• A Journalist’s Guide to ‘Project Gunwalker' (most current volume) for a complete list with links of independent investigative reporting and commentary done to date by Sipsey Street Irregulars and Gun Rights Examiner. Note to newcomers to this story: “Project Gunrunner” is the name ATF assigned to its Southwest Border Initiative to interdict gun smuggling to Mexico. “Project Gunwalker” is the name I assigned to the scandal after allegations by agents that monitored guns were allowed to fall into criminal hands on both sides of the border through a surveillance process termed “walking” surfaced.
    David Codrea, The Examiner

  2. #2
    Super Moderator Newmexican's Avatar
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    Emails Show How 'Fast and Furious' Ambush News Unfolded At Justice Dept.



    by Carrie Johnson
    January 27,2012

    For the first time, the Justice Department has made public a series of sensitive messages that passed to the highest levels of the agency within hours of an ambush that killed a U.S. border patrol agent along the Southwest border in December 2010, igniting a national scandal over a gun trafficking investigation gone wrong.


    Justice officials sent the documents to Congress late Friday evening, only a few days before Attorney General Eric Holder is set to testify before the House Oversight and Government Reform Committee.
    The email messages show the former top federal prosecutor in Arizona, Dennis Burke, notifying an aide to Holder via email on Dec. 15, 2010 that agent Brian Terry had been wounded and died. "Tragic," responds the aide, Monty Wilkinson. "I've alerted the AG, the acting Deputy Attorney General..."


    Only a few minutes later, Wilkinson emailed again, saying, "Please provide any additional details as they become available to you."
    Burke then delivered another piece of bad news: "The guns found in the desert near the murder [sic] ... officer connect back to the investigation we were going to talk about — they were AK-47s purchased at a Phoenix gun store."


    That investigation, dubbed Fast and Furious, was supposed to follow U.S. weapons into the hands of kingpins in the violent Sinaloa Mexico drug cartel, building a big case against the gangs. Instead, it cost Burke his job, got the director of the Bureau of Alcohol, Tobacco and Firearms reassigned, and has prompted multiple federal probes by Congress and the department's own inspector general.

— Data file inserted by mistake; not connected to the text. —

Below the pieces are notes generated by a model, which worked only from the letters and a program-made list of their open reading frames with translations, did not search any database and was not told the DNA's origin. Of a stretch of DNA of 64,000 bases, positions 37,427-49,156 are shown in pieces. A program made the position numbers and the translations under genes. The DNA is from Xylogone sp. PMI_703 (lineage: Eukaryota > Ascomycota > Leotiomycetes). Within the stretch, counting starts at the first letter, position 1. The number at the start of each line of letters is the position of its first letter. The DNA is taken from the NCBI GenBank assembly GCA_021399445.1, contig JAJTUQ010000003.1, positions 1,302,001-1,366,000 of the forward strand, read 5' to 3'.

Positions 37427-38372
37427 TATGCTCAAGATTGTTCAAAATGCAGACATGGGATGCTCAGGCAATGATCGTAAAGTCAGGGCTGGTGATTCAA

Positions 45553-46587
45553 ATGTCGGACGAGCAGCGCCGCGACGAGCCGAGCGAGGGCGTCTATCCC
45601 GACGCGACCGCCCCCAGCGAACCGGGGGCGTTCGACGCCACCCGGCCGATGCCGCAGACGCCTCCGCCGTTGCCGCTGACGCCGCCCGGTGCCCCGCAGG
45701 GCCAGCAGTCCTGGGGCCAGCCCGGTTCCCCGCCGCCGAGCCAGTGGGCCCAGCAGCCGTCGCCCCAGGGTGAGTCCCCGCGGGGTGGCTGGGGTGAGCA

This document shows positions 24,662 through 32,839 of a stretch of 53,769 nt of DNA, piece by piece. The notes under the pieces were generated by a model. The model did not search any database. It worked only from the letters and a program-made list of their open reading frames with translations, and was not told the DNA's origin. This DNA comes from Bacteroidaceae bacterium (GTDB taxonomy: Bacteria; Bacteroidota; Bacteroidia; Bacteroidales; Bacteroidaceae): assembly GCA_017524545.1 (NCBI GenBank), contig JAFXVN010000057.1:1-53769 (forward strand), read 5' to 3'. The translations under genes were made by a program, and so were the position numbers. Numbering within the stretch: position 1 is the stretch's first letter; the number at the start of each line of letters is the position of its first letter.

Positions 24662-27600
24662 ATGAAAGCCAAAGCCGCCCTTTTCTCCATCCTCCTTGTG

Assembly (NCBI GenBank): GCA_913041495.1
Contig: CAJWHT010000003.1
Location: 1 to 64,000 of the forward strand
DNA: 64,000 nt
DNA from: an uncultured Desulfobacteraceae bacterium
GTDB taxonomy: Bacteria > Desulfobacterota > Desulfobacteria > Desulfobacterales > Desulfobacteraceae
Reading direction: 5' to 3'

The Justice Department also sent a letter to lawmakers Friday night outlining several changes they had made within their own ranks and at the ATF: from requiring additional oversight in cases that involve wiretaps and confidential informants to extra procedures at the ATF for putting weapons purchases under surveillance to a realignment at the U.S. Attorney's office in Phoenix and the ATF itself.


    The new documents are certain to stoke the fires among congressional Republicans, who have questioned what the attorney general knew about the botched investigation and asked why the chief of the Justice Department's criminal division, Lanny Breuer, didn't do more when he found out about other questionable tactics used by ATF in gun trafficking probes in the Bush administration.


    In a meeting with Mexican government officials in February 2011, for instance, Breuer "suggested allowing straw purchasers cross into Mexico so [police] can arrest and [prosecutors] can convict. Such coordinated activities between the US and Mexico may send a strong message to arms traffickers."


    A Justice official, speaking on background, said Breuer's proposal involved coordination between the governments and didn't contemplate agents losing track of guns, as happened in the Fast and Furious debacle.


    A few days after the meeting between Breuer and Mexican authorities, the department's attache to Mexico raised this issue, according to an email: "there is an inherent risk in allowing weapons to pass from the U.S. to Mexico. The possibility of the [government of Mexico] not seizing the weapons, and the weapons being used to commit a crime in Mexico."


    The attorney general, in testimony to the House and Senate last year, said he feared the Justice Department could be living with the consequences of more than 1,000 guns connected to Fast and Furious that remain unaccounted for years to come.


    NPR